UPDATE 1-Amgen profit tops Street view, raises 2012 forecast

* 3rd quarter adjusted EPS $1.67 vs Street $1.47

* Revenue up 10 percent to $4.32 billion

* Sees 2012 adjusted EPS $6.50 to $6.60

* Shares rise 1.2 percent

(Adds sales details, analyst expectation, share move)

Oct 23 (Reuters) - Amgen Inc on Tuesday reported higher-than-expected third-quarter profit in its first full quarter under Chief Executive Robert Bradway and it raised its full-year earnings and revenue forecasts.

The quarterly results were helped by strong sales of its rheumatoid arthritis drug Enbrel and lower expenses, and Amgen shares rose more than 1 percent.

Excluding items, Amgen posted adjusted earnings of $1.67 per share. Analysts on average expected $1.47 per share, according to Thomson Reuters I/B/E/S, marking the second successive quarter that the company exceeded Wall Street estimates by at least 20 cents.

The world's largest biotechnology company said net profit rose to $1.1 billion, or $1.41 per share, from $454 million, or 50 cents per share, a year ago, when it took a large charge to settle a probe related to sales and marketing practices.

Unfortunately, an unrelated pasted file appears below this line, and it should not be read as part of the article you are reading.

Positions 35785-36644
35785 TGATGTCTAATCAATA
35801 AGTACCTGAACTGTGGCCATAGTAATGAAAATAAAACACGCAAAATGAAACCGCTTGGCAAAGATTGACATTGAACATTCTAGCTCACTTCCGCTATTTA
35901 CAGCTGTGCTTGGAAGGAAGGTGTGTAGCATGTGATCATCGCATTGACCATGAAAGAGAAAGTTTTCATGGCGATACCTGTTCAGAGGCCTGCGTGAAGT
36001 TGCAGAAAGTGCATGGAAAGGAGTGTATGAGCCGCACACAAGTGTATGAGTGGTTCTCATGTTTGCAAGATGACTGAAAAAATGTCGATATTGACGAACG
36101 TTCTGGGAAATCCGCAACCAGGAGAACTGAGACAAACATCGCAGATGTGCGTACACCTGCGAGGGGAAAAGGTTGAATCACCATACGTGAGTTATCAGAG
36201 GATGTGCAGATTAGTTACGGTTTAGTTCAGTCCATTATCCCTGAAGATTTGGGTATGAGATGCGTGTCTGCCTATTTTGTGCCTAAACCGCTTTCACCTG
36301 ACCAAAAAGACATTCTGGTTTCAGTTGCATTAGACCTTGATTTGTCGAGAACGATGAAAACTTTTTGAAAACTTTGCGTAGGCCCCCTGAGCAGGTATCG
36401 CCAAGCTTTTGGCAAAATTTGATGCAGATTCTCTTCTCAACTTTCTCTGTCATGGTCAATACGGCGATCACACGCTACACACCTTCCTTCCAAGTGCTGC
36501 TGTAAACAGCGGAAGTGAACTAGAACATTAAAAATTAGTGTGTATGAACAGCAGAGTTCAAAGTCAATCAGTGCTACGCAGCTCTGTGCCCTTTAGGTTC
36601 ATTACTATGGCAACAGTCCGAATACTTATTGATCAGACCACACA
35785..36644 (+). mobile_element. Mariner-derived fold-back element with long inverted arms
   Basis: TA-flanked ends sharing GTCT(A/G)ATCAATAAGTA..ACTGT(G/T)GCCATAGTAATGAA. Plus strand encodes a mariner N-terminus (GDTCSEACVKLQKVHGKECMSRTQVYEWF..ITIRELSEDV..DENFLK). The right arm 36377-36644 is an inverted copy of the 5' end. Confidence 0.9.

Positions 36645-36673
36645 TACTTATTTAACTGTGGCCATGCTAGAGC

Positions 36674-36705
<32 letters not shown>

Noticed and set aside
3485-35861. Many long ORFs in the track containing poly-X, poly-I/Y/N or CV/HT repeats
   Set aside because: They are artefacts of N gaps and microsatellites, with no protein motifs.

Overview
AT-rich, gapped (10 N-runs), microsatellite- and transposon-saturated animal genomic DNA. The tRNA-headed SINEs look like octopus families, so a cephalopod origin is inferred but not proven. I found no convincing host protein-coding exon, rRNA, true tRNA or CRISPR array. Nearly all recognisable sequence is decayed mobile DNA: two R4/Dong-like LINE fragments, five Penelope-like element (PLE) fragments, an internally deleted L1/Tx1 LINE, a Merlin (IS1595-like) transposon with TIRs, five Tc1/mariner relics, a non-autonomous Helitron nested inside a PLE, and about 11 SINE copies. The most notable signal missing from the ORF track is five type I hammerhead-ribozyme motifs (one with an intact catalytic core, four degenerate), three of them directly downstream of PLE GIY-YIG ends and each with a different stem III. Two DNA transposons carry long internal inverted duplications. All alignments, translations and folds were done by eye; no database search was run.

The company now expects 2012 adjusted earnings of $6.50 to $6.60 per share and revenue of $17.2 billion to $17.3 billion. It had previously forecast earnings of $6.20 to $6.35 per share and revenue of $16.9 billion to $17.2 billion.

Revenue for the quarter rose 10 percent to $4.32 billion, exceeding Wall Street estimates of $4.25 billion

Sales of Enbrel rose 17 percent to $1.08 billion, driven by price increases and higher demand for the drug that is also used to treat psoriasis.

Xgeva, a new drug to prevent fractures from cancer that has spread to the bones, had sales of $201 million, slightly ahead of Wall Street consensus estimates for $199 million and 12 percent higher than the previous quarter.

The related osteoporosis drug Prolia, however, saw sales fall 8 percent from the prior quarter to $110 million, due in part to wholesaler stocking issues, the company said.

Amgen's older anemia drug Epogen proved something of a bright spot. Its sales, which have been in decline for years because of safety concerns and dosage restrictions, rose 3 percent from a year ago to $491 million, topping analyst expectations of about $476 million.

Sales of its other red blood cell booster, Aranesp, which have been hit with similar safety and usage concerns, fell 17 percent to $497 million, missing Wall Street estimates for $534 million.

Amgen shares rose to $88.40 in extended trading from their Nasdaq close at $87.32. The shares, which have been on a tear, are up about 36 percent since the start of the year.

(Reporting by Bill Berkrot; Editing by M.D. Golan)